A RevolverGuy shared these older Colt ads with me, and I really enjoyed looking at them.
More than just beards, tattoos, helicopters and lipstick
Perhaps one of the things that I liked the most about them was their tone. The Marketing guys were definitely trying to sway your opinion and endear their products to you, but they did it in a way that seems very different from most advertising today.
In these ads from the ‘70s to the ‘80s, the reader is treated like an intelligent person, and is presented with a technical argument that explains why the product is superior. There’s actually some substance in these ads—something which is sorely lacking in most advertising today, which seems to be more focused on flashy images and cosmetics. Could it be that the marketers of previous eras had more respect for their customers? That they once felt a need to appeal to your reason, more than your emotions?
Color me crazy, but I think the older model is a lot more useful than the colorful, but superficial ads you’re likely to see in a gun magazine these days, and it’s certainly far better than some bizarre ad that says I’d have to be willing to drink my own urine to qualify to buy the product.
One of the most interesting things about the old Colt ads is to see some of the arguments they made in favor of their design (beyond the obvious benefit of having six shots in a small frame). In an era where competition was stiff between Colt and Smith & Wesson, the Colt team did a good job of highlighting what they perceived as the advantages of their guns over the other marque, to include:
A barrel with more lands and grooves, which they claimed made the guns more accurate;
An ejector rod that didn’t have a forward lockup at the tip. Colt argued this made the gun more reliable, because a bent rod wouldn’t prevent the cylinder from closing or locking up;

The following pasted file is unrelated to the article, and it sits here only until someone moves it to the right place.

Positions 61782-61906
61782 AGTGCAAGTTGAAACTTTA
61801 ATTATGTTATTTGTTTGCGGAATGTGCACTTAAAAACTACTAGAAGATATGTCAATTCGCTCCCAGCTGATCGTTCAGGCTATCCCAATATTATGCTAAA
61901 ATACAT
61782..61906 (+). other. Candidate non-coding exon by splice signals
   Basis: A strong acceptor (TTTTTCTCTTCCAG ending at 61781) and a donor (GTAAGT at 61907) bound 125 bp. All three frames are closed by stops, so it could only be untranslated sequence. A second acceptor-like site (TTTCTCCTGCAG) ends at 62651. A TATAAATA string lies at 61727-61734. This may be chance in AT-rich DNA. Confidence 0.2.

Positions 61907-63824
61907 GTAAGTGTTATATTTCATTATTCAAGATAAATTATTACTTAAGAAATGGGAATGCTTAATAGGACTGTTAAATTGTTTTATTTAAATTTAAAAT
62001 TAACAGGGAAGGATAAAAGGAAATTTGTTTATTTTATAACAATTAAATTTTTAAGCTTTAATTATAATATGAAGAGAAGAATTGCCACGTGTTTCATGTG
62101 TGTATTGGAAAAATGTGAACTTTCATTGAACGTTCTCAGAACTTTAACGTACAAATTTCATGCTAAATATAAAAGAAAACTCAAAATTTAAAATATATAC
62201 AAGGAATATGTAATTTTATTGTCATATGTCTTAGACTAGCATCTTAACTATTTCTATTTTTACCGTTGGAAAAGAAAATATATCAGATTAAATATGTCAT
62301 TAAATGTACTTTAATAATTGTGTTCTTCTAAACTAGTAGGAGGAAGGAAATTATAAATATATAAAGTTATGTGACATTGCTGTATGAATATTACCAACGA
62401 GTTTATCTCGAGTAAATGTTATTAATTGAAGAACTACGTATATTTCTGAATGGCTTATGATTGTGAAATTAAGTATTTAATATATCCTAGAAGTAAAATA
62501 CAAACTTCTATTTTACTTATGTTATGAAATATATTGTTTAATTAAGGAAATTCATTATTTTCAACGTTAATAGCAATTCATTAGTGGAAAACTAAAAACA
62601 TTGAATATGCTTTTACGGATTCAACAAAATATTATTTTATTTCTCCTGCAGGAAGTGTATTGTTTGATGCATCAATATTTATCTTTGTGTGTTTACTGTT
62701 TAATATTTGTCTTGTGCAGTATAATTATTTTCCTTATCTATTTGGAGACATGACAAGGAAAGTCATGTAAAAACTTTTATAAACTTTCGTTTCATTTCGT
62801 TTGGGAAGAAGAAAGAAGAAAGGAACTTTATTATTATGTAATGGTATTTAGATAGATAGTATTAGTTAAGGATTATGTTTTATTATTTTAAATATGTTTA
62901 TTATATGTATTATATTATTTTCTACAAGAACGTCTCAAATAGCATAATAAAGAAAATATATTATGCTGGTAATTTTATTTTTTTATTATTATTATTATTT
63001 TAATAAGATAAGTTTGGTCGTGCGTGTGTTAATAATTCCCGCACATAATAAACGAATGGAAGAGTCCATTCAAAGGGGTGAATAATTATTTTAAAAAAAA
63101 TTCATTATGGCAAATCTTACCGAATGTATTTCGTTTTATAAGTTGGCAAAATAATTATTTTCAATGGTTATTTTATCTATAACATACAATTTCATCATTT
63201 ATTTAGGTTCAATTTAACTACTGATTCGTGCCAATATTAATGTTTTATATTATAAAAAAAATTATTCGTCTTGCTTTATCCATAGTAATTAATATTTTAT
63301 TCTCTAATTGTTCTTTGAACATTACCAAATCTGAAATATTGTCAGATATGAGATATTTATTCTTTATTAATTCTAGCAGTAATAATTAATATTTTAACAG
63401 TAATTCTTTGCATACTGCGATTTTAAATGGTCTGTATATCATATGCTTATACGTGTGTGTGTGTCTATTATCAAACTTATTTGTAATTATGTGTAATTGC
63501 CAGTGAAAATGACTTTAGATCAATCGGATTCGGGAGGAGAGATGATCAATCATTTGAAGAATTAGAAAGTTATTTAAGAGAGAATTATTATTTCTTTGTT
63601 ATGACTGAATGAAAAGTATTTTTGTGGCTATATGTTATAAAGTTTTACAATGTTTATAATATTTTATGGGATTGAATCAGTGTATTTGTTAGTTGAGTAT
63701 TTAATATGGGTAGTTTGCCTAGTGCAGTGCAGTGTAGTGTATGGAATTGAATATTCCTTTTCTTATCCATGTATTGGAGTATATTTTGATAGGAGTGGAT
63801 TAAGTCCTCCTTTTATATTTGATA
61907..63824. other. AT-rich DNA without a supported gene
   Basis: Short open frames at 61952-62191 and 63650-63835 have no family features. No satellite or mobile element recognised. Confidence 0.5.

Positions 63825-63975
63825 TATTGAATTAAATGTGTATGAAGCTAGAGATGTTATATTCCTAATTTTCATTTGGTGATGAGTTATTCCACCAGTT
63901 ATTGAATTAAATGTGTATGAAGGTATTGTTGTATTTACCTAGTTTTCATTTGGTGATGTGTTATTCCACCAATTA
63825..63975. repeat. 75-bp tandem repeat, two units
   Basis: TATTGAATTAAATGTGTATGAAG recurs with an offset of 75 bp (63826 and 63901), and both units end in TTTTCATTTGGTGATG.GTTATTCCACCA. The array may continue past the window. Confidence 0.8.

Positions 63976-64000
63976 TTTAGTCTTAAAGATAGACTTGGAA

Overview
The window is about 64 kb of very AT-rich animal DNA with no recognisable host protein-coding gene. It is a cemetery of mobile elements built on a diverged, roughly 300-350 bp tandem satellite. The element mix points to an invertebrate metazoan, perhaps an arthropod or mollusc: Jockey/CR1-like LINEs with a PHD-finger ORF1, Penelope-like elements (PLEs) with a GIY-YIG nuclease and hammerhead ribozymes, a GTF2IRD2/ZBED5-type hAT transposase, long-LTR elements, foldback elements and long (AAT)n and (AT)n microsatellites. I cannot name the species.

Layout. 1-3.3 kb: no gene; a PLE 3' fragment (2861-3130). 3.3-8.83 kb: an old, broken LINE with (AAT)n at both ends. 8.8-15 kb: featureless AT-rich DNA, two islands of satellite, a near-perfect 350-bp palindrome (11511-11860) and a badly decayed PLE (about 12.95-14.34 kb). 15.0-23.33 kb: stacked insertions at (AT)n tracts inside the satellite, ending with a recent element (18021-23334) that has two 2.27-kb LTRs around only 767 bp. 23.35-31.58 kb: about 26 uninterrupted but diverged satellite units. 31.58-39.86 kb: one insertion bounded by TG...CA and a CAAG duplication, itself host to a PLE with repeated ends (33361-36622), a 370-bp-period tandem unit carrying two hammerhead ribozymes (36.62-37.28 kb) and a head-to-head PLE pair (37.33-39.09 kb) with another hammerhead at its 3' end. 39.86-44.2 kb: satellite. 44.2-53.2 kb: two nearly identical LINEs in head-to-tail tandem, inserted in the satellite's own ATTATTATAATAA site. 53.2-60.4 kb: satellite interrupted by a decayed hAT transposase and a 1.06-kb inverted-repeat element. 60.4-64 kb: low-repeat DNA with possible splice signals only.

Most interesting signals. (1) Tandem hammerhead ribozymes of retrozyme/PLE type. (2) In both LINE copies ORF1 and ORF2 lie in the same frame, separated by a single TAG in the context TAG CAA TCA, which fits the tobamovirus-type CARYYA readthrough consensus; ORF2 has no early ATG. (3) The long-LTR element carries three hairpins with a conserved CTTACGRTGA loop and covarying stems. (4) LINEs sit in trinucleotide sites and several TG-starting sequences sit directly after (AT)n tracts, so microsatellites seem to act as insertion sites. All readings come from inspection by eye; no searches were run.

A longer ejector rod stroke, for more positive ejection;
A cylinder release that was activated by pulling it to the rear, which made it less likely to be inadvertently bumped during recoil, thus opening the cylinder and disabling the gun;
Cylinder bolt notches that were cut in between chambers, where the cylinder walls were thickest, instead of on top of the chambers, which eliminated a potential weak spot;
A locking system where the hand helped to hold the cylinder in place during ignition, thus making the lockup stronger and more repeatable, which enhanced safety and accuracy, and;
A cylinder which could not be closed while the hammer was cocked, for enhanced safety.
There was also a genuine pride in craftsmanship that was displayed in the old ads. Colt emphasized the quality of their materials, the precise manner in which their guns were fitted, and the beauty of the woods and metal finishes you’d find on your gun. Today, we might expect an ad to boast how a serviceable, but dull and unattractive, finish is “maintenance free,” but the Colt ads of the era recognized that these guns were more than just tools; They were functional works of art, that were to be appreciated for both their performance, and their aesthetics.
We don’t see technical and craftsmanship differences like these being discussed as much in today’s advertising, and I think the audience is poorer for it. We also don’t see ads that are nearly as entertaining as the clever face off between Smith & Wesson and Ruger, back in the 80s.
Wouldn’t it be neat if we saw some useful and fun ads like these make a comeback, someday?
A RevolverGuy can always hope . . .